As a gay Latino, Edgar Gomez has felt out of place almost everywhere he’s lived. This feeling permeates just about every page of his debut memoir, High Risk Homosexual. His book details that search to build community — first in Florida, where he grew up, then in California during college, and later Brooklyn, where he moved in 2019.
But when he first visited Jackson Heights in August 2020, on the fourth anniversary of the death of the Mexican singer Juan Gabriel, he immediately recognized it as a place where he could belong. Walking down the streets, to-go cocktail in hand, he heard Gabriel’s music blasted through speakers and sung by people he passed on the street. The neighborhood celebrated the Mexican music icon, despite the fact that he was widely assumed to be gay. Gomez said this felt like a sign he would be accepted there. “It was also the first place that I’ve lived where I saw the Nicaraguan flag on a business. Just seeing that, I was like, Oh shit, these are my people.”
The half-Nicaraguan, half-Puerto Rican writer, who moved to Jackson Heights later that year, says he never expected this immigrant enclave to be such a haven for queer people. “One of my favorite things about Jackson Heights is that it not only is very Latinx, but it is so, so gay.” And at most bars he’s frequented in the past, he’s had to wait for a dedicated Latin night. But in Jackson Heights? “Every night is Latin night.”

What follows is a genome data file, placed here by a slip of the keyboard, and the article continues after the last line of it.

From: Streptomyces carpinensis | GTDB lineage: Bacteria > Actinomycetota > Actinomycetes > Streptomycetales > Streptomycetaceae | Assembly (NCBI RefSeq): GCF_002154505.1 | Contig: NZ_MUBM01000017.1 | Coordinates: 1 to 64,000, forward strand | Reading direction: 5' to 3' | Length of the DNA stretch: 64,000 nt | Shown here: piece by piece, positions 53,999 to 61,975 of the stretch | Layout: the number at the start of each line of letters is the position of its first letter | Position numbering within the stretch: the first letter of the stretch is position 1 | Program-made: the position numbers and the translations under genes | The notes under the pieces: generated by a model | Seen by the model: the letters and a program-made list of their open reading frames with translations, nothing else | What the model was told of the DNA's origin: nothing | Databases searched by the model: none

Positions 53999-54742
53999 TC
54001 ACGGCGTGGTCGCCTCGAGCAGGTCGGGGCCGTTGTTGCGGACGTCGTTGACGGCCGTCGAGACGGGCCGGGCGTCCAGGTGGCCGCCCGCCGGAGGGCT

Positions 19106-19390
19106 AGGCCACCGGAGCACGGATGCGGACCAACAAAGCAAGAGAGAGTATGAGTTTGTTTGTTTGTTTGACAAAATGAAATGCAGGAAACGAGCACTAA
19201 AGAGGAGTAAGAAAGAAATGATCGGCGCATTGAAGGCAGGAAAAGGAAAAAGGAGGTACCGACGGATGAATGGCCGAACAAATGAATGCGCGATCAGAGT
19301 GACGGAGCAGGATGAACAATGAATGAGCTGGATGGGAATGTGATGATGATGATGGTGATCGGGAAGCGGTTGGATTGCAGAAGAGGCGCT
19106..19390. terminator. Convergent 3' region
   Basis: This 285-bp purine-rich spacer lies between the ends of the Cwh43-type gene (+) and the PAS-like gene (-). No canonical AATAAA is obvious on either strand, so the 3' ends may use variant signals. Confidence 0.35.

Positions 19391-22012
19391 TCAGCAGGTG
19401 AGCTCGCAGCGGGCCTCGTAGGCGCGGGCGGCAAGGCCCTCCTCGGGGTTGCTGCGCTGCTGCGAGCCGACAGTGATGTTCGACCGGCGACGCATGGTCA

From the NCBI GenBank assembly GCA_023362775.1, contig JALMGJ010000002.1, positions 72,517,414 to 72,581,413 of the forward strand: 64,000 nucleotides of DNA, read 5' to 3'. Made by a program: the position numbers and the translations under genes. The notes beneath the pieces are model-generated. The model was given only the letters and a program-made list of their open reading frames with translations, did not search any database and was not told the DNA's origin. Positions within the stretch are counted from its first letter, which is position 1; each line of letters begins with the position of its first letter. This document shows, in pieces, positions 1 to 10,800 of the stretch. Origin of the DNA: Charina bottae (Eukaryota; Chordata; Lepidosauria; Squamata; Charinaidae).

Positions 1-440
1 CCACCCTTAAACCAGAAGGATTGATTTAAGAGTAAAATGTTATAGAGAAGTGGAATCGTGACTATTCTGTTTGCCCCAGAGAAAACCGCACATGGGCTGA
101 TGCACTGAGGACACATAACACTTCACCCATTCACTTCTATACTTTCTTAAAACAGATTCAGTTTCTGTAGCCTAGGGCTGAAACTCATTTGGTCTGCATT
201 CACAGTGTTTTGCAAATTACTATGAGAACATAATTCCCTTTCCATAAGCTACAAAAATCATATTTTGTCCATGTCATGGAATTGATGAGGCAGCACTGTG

4030 82nd St., at Ithaca St.
I usually start my day by going to a Colombian panaderia and café con leche and an empanada de queso. Las Americas is definitely my go-to. They have a little bit of everything. They also have what they call a chicharron de guayaba, which is like a guava pastry. But usually I go to the tamale lady on the sidewalk literally five steps away from the bakery, bring my tamales back to the bakery, and eat at their outdoor seating.